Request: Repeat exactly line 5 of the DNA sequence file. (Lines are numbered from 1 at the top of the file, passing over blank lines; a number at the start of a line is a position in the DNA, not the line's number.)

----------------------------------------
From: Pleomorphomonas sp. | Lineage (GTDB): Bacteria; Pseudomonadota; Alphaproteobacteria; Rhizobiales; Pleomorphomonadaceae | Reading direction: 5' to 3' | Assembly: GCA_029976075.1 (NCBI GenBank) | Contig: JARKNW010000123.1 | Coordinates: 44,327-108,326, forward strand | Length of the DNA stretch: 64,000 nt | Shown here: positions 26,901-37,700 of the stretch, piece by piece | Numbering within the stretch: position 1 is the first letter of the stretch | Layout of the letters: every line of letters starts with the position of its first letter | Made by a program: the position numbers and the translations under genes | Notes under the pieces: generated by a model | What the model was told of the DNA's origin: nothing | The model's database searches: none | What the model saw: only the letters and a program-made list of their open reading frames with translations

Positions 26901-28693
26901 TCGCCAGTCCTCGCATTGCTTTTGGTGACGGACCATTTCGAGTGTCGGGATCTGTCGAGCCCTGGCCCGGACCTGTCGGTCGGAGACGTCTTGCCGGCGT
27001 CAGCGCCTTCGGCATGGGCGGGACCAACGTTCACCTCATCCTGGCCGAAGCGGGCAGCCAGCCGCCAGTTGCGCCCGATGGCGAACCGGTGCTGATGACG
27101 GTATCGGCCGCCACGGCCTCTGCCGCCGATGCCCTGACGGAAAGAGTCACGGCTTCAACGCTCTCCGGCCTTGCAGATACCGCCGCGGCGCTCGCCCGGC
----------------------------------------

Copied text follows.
27101 GTATCGGCCGCCACGGCCTCTGCCGCCGATGCCCTGACGGAAAGAGTCACGGCTTCAACGCTCTCCGGCCTTGCAGATACCGCCGCGGCGCTCGCCCGGC